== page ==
tmbt: glass half full just yet
Glass half-full and nearly empty, there is always a presence in the bottom. Amber, you said, and for me a sort of lime wash of rum and sugar tonight. And beauty is in the beholding of these songs from the speakers and the sweet tart bounty on these lips, crooked only in the off-guard, vulnerable moments. You said Once was for us, and I took stock. I took stock of every doubt and wonder, every memory pushed and reached for again and again in the maturing mind of a cynical Venus. Boy is one and girl is another, but together, the glass brims over, yes? Brims with questions answered and asked anew. There is no answer for the bottom, though. Reached and we will be done with. Or is it reached, and we will be started?
When was the last time you said, “Ah, but I have at least half of this drink yet to savor!”? Half a life is but the same and tonight I am reminded of words sung in Icelandic accents, left hanging in the want of something different, something real, something found only at the bottom of the last half.
I have everything laid out as anyone would wish it to be. Job, shelving, couch, piano, flat screen televevision, high-set bed, human feline, fast car, fast talking career. But it fills only half of my cup – and tonight, half is not enough. It is not the right half. Or perhaps the glass chosen is blown of the wrong breath. There is a wish behind every song, every swallow. And this wish in the bottom of the glass, of the chest, of the life lived in embrace of the beckoning half-way, is to be done with it all. For a bit. For ever. For my own heart beating in the liquor still left floating in lime and sugar, cane and sidewalk.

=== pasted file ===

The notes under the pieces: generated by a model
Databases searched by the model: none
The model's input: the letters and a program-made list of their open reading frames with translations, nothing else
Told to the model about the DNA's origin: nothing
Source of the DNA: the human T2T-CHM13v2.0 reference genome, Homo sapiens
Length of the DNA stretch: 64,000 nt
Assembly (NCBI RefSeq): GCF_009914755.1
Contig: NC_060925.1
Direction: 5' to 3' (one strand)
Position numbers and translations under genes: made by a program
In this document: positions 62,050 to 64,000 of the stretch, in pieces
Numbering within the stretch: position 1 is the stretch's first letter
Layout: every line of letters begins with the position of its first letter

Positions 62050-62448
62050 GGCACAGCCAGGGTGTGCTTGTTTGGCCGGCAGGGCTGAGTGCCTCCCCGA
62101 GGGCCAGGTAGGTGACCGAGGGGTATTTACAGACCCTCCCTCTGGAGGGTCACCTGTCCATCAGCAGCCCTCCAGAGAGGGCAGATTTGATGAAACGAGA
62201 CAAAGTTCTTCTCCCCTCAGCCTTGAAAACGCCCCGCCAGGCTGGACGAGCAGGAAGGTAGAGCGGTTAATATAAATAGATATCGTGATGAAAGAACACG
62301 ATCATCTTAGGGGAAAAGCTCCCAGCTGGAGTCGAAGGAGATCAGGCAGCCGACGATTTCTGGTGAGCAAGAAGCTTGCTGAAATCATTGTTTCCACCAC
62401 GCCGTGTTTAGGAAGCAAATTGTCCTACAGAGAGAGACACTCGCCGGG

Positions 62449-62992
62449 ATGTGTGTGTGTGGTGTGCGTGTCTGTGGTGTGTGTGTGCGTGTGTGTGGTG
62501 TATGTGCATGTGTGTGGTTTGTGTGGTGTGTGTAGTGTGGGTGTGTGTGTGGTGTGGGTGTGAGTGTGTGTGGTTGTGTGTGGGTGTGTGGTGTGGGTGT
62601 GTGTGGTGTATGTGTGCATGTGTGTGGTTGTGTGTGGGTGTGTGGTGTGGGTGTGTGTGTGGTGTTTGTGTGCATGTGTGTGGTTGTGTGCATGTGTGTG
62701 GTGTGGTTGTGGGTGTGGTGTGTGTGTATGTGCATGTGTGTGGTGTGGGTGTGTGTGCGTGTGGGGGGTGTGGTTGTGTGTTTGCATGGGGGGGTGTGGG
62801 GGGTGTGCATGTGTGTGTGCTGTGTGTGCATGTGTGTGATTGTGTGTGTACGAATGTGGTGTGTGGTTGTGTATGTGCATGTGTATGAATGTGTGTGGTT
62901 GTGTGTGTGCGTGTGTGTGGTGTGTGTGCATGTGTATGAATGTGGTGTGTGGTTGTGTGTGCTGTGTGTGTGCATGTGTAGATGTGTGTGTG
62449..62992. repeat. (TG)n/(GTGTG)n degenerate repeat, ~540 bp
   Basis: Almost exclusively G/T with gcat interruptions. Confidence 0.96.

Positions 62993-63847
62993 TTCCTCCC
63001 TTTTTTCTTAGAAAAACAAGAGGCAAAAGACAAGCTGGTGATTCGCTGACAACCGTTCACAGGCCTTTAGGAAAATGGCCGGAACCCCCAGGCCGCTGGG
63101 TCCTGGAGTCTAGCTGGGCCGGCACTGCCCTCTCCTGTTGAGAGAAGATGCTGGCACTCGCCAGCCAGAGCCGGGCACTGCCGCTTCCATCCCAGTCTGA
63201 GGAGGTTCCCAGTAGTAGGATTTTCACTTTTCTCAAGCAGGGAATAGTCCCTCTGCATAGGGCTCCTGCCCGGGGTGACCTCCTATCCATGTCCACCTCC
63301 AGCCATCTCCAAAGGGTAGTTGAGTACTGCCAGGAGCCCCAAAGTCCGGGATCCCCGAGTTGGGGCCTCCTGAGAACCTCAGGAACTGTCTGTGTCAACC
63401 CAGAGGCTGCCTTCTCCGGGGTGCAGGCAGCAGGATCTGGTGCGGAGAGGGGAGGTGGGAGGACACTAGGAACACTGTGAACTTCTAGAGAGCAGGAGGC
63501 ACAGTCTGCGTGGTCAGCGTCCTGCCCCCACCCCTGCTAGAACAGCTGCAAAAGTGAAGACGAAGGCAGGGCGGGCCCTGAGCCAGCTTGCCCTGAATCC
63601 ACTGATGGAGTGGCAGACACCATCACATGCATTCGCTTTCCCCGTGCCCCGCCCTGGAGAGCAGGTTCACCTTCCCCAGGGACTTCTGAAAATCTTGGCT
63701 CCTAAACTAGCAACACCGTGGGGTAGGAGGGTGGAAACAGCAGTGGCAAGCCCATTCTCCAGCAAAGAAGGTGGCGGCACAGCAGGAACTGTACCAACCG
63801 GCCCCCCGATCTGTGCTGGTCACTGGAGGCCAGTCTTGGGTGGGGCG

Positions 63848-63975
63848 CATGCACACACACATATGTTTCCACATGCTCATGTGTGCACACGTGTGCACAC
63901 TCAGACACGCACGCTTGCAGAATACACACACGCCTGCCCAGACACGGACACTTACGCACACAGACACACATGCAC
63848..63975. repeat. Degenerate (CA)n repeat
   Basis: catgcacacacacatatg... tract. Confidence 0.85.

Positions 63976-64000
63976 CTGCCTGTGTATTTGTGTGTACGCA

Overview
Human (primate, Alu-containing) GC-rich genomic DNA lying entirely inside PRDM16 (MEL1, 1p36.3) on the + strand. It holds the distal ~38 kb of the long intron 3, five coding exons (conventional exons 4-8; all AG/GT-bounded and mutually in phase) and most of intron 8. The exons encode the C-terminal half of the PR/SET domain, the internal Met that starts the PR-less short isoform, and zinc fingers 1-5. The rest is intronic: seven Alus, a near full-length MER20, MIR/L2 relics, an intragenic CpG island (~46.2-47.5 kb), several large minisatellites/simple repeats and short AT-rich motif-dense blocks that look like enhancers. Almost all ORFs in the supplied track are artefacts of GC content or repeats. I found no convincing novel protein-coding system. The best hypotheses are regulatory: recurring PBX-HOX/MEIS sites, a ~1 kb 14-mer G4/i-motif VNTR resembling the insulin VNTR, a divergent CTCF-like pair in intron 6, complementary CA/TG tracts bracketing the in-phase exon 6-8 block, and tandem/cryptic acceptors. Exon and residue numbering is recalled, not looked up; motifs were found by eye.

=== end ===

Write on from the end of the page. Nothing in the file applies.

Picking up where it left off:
The poetry, pagan and risky, moon-worshipping and gilded with the future, is but a lily drooping in the rain and sun. And this glass tips to water every last possibility. Half full, it brims the top of every last question, thirsty and bright with the possibility of more, or just different, or both. And so many other hemispheres await. There is a most beautiful thing floating in the bottom of the world, in the bottom of this glass.
Photo by Cate Scott.